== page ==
Dale Garvie (pictured below) is managing director, APAC, for FirmDecisions, the largest independent global marketing contract compliance specialist. In this guest post, Garvie shines a light on the transparency neededbetween media buyers and marketers…
It’s more than four years since the U.S. Association of National Advertisers (ANA) shone the spotlight on media transparency in the global advertising market. Since 2016, there’s been good progress in improving transparency in media trading, helping advertisers get what they pay for more of the time, according to the contracts they have with their media agency partners.
Media is the biggest single cost in most brands’ marketing budgets, so priority action here was long overdue and necessary. It would be an over-reach to suggest that all media trading is now fully transparent – particularly in a market increasingly dominated by automated, programmatic trading and dogged by issues including inventory media – but the industry is headed on the right track here at least.
In what can feel like a game of financial cat and mouse, however, many brands are now finding that securing contract compliance in one area only reveals a lack of transparency in others. The same opaque, value-eroding practices that afflicted media are now becoming apparent in sectors as diverse as creative and production, influencer and key opinion leader marketing, print management, merchandising, field, and web/app development.
On one level, it should come as no surprise that advertisers are now finding the issues surfaced by the ANA are prevalent in other marketing services disciplines. For many of the non-media businesses in the marketing ecosystem are owned by the same holding companies, with the same legal and financial, back-end support structures. What’s more, the ANA set up a Production Transparency Workforce in late 2016, and its 2017 report helped to focus attention on transparency in non-media investment.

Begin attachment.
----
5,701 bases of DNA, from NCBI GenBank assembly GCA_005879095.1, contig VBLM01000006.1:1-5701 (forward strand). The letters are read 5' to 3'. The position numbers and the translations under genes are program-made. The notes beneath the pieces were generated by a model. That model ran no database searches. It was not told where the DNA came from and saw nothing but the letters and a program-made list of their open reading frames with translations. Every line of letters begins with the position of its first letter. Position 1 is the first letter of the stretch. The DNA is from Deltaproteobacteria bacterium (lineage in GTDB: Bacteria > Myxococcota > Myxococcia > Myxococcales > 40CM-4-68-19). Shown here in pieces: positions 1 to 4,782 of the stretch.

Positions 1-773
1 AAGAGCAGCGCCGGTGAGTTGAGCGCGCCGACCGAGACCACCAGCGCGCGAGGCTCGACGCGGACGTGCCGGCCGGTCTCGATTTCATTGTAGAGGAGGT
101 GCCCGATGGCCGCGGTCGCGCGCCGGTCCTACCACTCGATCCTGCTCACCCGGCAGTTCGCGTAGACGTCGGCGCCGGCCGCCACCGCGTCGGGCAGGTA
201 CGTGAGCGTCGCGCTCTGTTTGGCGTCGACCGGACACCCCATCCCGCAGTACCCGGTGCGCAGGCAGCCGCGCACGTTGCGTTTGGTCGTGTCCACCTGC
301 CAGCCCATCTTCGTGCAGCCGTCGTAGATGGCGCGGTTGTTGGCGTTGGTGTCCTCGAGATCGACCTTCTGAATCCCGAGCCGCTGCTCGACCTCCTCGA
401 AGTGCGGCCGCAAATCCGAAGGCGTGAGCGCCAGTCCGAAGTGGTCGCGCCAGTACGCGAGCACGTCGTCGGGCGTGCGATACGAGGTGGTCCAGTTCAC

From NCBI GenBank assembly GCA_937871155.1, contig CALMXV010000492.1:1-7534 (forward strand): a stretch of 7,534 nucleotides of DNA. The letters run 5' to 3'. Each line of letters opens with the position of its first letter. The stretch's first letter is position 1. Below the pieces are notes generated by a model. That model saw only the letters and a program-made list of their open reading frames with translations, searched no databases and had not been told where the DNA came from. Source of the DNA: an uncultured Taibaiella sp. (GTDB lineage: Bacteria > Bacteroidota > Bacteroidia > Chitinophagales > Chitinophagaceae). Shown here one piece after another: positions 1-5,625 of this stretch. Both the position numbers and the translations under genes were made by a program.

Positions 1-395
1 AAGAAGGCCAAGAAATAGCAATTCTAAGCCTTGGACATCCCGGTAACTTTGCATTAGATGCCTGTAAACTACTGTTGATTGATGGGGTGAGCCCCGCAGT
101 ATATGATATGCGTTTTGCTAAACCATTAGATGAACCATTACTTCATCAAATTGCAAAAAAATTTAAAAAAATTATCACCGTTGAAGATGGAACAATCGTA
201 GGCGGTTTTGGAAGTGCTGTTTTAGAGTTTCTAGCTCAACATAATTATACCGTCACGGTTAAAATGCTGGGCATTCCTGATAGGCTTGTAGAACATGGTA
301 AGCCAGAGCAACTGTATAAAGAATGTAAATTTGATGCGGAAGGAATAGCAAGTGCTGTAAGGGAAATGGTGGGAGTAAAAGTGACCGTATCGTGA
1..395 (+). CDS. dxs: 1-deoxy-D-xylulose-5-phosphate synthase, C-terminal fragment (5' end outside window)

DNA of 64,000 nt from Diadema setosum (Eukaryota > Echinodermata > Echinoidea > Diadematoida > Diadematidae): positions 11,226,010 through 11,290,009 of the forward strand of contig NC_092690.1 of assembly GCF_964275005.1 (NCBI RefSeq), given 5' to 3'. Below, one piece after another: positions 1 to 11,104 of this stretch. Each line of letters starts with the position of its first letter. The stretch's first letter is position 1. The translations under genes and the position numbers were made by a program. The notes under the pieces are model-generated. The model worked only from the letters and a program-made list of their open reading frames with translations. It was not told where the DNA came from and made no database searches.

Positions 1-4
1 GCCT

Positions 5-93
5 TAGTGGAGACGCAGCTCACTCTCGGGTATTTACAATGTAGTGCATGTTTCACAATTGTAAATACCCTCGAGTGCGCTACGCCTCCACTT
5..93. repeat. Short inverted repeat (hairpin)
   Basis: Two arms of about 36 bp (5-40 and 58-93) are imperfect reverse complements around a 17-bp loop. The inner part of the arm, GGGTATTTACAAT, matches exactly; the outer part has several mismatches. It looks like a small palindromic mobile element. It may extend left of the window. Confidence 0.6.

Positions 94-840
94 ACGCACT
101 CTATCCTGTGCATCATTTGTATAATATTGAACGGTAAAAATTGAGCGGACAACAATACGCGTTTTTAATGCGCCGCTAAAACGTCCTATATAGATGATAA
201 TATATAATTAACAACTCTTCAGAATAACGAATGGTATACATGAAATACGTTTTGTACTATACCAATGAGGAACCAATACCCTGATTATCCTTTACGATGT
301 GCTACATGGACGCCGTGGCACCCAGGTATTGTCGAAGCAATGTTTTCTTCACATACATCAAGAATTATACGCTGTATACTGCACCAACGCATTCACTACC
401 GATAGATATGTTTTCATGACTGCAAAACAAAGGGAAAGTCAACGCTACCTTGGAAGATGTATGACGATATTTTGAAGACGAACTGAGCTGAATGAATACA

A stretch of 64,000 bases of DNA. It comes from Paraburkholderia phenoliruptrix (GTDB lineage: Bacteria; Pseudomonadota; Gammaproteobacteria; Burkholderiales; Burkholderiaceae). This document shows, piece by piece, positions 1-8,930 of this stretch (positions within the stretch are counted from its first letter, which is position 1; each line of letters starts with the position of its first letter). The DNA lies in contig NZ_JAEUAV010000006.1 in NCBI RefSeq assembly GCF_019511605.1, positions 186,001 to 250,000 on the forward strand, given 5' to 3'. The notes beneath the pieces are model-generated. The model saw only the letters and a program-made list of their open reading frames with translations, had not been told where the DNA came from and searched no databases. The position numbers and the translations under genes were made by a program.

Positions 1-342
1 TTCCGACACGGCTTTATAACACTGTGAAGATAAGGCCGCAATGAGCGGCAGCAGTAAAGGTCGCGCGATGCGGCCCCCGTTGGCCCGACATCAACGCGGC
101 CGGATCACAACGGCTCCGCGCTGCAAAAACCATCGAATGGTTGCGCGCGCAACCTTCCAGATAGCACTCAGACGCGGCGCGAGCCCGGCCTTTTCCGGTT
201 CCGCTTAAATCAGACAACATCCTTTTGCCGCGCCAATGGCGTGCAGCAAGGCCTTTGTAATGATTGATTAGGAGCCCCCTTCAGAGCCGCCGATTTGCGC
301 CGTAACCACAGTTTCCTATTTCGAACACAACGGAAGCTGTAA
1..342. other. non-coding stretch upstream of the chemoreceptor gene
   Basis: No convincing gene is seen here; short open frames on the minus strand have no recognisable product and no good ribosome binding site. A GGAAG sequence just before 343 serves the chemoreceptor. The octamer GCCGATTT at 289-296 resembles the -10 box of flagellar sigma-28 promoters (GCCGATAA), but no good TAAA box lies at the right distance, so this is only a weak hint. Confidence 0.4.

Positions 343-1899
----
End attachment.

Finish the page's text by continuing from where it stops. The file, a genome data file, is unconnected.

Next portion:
Common challenges advertisers face in non-media, marketing service providers include:
· Contracts: either there are no contracts in place or they’re unfit-for-purpose, as investment in new areas has outpaced the conditions for which contracts were originally established
· Widespread application of unapproved, uncompetitive, studio rate cards
· Unspent balances being retained by the agency and not returned to advertiser. This is increasingly prevalent for projects cancelled because of COVID-19
· External supplier discounts, rebates, and benefits not passed on to advertisers
· Billing to estimate, failure to reconcile spend against estimate, agencies not returning the difference
· Staffing levels under-delivered versus contracted commitments, including billing for senior staff when work was actually carried out by junior staff
· Duplicate billing, where staff are included in the fee as well as billed on jobs
· Transferring unbillable costs to recover them on unrelated jobs
· Big rigging: inviting related parties to pitch but treating them as independent third parties
· Inadequate job cost systems, managed manually or through non-dynamic tools like Excel
In some markets in APAC – particularly in small-to-medium, independent marketing services agencies, where finance systems and infrastructure are relatively immature and they often rely on manual reconciliation – the same errors are made time and again. It’s true that brand spend in many of the newer, non-media disciplines is comparatively modest, and such spend often flies under the procurement radar. When subjected to rigorous audit, however, many advertisers are finding new categories of investment are subject to serious slippage, with marketing dollars routinely misspent without their approval or knowledge. We know of one global brand that recently reported up to 40 per cent of their key opinion leader spending was being retained by its agency partner as an undisclosed ‘management fee’ and not invested in influencer talent as planned.
Advertisers are now finding that value erosion is just as material in marketing services as it is on the media side, with the margin of error and deviation even more severe. With the rapid increase in demand in APAC for non-media services, advertisers need to work with agency audit specialists to help them get financial management in order fast and extend best practice and learnings from recent years beyond just media.
Media typically only accounts for up to a third of all marketing investment, and brand owners need to drive transparency into all aspects of their marketing spend. To ensure contract compliance across all aspects of the marketing supply chain, now is the time for advertisers to audit their non-media supplier relationships, too. It’s only by applying the same high standards they apply to media that they can understand whether their agency partner ledgers are clear and if all appropriate job reconciliations have been performed. To fail to do so echoes the head-in-the-sand behaviour of the past and is an industry mistake not worth repeating
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